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Rails provides an excellent XML Builder by default to build RSS and ATOM feeds, but nothing to help you build complex and custom JSON data structures. JSON Builder is here to help.

Merge pull request #44 from CQQL/generalize-to-enumerable

Enable iteration over any Enumerable instead of only Array and ActiveRecord::Relation
latest commit ed32ee1d1c
Garrett Bjerkhoel authored
Octocat-spinner-32 lib Merge pull request #44 from CQQL/generalize-to-enumerable
Octocat-spinner-32 test Test for Enumerable instead of Array
Octocat-spinner-32 .gitignore Ignore coverage and bundle settings
Octocat-spinner-32 .travis.yml more jrubies
Octocat-spinner-32 Gemfile Add coveralls
Octocat-spinner-32 Gemfile.lock Add coveralls
Octocat-spinner-32 MIT-LICENSE Update the year to 2012
Octocat-spinner-32 README.md Update the README to include a user url
Octocat-spinner-32 Rakefile Clean up whitespace
Octocat-spinner-32 json_builder.gemspec Add coveralls
README.md

JSON Builder Build Status

Rails provides an excellent XML Builder by default to build RSS and ATOM feeds, but nothing to help you build complex and custom JSON data structures. The standard to_json works just fine, but can get very verbose when you need full control of what is generated and performance is a factor. JSON Builder hopes to solve that problem.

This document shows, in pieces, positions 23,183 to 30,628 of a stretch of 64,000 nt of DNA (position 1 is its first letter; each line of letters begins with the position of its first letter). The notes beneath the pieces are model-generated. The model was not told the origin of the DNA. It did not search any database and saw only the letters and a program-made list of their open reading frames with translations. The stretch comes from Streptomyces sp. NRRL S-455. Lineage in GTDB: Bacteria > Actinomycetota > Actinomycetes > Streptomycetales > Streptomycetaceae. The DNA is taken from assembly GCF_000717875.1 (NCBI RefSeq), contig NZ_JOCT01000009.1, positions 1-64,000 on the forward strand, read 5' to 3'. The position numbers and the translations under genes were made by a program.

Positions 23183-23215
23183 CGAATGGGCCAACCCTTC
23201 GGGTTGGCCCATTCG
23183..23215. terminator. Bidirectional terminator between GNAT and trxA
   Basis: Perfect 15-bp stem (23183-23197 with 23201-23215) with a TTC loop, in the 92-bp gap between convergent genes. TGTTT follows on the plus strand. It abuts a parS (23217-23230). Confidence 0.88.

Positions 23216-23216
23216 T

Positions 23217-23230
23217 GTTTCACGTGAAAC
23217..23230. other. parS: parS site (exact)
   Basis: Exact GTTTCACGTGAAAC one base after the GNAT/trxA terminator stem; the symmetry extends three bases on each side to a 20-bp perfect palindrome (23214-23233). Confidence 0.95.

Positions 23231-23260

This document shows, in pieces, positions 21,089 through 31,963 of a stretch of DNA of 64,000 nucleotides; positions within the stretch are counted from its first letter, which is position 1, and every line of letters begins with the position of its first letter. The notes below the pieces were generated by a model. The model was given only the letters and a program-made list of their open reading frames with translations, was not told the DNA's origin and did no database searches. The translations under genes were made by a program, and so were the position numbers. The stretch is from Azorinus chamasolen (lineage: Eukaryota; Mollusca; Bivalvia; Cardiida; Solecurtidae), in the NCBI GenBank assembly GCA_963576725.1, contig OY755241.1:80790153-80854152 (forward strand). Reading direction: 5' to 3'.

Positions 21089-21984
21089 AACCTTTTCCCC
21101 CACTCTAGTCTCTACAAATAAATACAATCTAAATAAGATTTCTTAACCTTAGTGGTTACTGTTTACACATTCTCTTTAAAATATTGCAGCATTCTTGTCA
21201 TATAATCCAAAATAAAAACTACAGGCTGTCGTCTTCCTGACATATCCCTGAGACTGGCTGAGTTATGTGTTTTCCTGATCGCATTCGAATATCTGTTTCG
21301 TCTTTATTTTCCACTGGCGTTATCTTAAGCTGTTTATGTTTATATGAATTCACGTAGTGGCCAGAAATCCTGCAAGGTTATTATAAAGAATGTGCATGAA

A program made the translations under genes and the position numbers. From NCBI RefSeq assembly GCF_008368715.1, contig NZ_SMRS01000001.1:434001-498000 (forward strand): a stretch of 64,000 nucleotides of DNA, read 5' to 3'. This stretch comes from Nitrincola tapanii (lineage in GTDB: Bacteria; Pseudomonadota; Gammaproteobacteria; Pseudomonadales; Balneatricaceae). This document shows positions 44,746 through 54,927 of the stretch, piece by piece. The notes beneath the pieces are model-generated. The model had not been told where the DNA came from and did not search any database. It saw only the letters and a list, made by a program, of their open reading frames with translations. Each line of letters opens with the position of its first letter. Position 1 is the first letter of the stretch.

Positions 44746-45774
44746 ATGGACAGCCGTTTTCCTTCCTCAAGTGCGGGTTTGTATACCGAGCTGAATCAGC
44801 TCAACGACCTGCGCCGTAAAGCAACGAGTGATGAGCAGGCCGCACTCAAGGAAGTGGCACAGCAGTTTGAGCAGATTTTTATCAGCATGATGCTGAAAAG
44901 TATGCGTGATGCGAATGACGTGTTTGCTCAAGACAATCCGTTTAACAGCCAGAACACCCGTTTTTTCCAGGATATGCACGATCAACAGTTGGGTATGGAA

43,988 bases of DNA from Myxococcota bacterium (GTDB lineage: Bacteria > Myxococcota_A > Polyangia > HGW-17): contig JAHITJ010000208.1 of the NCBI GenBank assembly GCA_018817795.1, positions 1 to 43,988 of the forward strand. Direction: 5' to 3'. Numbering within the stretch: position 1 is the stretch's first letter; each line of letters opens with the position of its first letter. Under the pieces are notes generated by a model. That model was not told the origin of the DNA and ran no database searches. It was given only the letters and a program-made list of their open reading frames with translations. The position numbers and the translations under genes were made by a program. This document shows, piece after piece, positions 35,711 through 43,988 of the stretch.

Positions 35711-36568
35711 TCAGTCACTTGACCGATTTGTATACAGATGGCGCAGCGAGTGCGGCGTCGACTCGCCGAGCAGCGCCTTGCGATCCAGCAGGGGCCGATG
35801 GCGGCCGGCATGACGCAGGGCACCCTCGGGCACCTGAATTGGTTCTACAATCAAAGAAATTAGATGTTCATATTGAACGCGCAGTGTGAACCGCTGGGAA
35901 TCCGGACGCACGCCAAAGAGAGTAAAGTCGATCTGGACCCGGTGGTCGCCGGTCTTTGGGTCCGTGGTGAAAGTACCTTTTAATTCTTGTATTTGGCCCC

Sample Usage

require 'json_builder'

json = JSONBuilder::Compiler.generate do
  name 'Garrett Bjerkhoel'
  email 'spam@garrettbjerkhoel.com'
  url user_url(user)
  address do
    street '1234 1st Ave'
    city 'New York'
    state 'NY'
    zip 10065
  end
  key :nil, 'testing a custom key name'
  skills do
    ruby true
    asp false
  end
  longstring do
    # Could be a highly intensive process that only returns a string
    '12345' * 25
  end
end

Which will generate:

{
  "name": "Garrett Bjerkhoel",
  "email": "spam@garrettbjerkhoel.com",
  "url": "http://examplesite.com/dewski",
  "address": {
    "street": "1234 1st Ave",
    "city": "New York",
    "state": "NY",
    "zip": 10065
  },
  "nil": "testing a custom key name",
  "skills": {
    "ruby": true,
    "asp": false
  },
  "longstring": "1234512345123451234512345..."
}

If you'd like to just generate an array:

array ['Garrett Bjerkhoel', 'John Doe'] do |name|
  first, last = name.split(' ')
  first first
  last last
end

Which will output the following:

[
  {
    "first": "Garrett",
    "last": "Bjerkhoel"
  },
  {
    "first": "John",
    "last": "Doe"
  }
]

Just a note, if you use an array block, all other builder methods will be ignored.

Using JSON Builder with Rails

First, make sure to add the gem to your Gemfile.

gem 'json_builder'

Second, make sure your controller responds to json:

class UsersController < ApplicationController
  respond_to :json

  def index
    @users = User.order('id DESC').page(params[:page]).per(2)
    respond_with @users
  end
end

Lastly, create app/views/users/index.json.json_builder which could look something like:

count @users.count
page @users.current_page
per_page @users.per_page
pages_count @users.num_pages
results @users do |user|
  id user.id
  name user.name
  body user.body
  url user_url(user)
  links user.links do |link|
    url link.url
    visits link.visits
    last_visited link.last_visited
  end
end

You will get something like:

{
  "count": 10,
  "page": 1,